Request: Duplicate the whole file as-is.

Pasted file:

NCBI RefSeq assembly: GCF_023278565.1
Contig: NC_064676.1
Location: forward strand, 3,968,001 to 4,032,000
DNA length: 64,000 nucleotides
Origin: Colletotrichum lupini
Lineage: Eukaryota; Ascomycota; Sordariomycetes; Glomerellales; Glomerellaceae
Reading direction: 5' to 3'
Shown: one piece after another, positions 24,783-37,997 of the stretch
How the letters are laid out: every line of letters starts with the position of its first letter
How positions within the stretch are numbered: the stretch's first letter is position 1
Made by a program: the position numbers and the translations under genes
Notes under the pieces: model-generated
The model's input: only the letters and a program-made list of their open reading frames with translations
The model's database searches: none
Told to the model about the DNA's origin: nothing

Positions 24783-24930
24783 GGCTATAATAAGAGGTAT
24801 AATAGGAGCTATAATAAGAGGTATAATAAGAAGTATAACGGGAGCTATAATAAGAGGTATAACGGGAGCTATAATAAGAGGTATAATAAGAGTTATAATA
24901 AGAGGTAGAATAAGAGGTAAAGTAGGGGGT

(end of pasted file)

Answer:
NCBI RefSeq assembly: GCF_023278565.1
Contig: NC_064676.1
Location: forward strand, 3,968,001 to 4,032,000
DNA length: 64,000 nucleotides
Origin: Colletotrichum lupini
Lineage: Eukaryota; Ascomycota; Sordariomycetes; Glomerellales; Glomerellaceae
Reading direction: 5' to 3'
Shown: one piece after another, positions 24,783-37,997 of the stretch
How the letters are laid out: every line of letters starts with the position of its first letter
How positions within the stretch are numbered: the stretch's first letter is position 1
Made by a program: the position numbers and the translations under genes
Notes under the pieces: model-generated
The model's input: only the letters and a program-made list of their open reading frames with translations
The model's database searches: none
Told to the model about the DNA's origin: nothing

Positions 24783-24930
24783 GGCTATAATAAGAGGTAT
24801 AATAGGAGCTATAATAAGAGGTATAATAAGAAGTATAACGGGAGCTATAATAAGAGGTATAACGGGAGCTATAATAAGAGGTATAATAAGAGTTATAATA
24901 AGAGGTAGAATAAGAGGTAAAGTAGGGGGT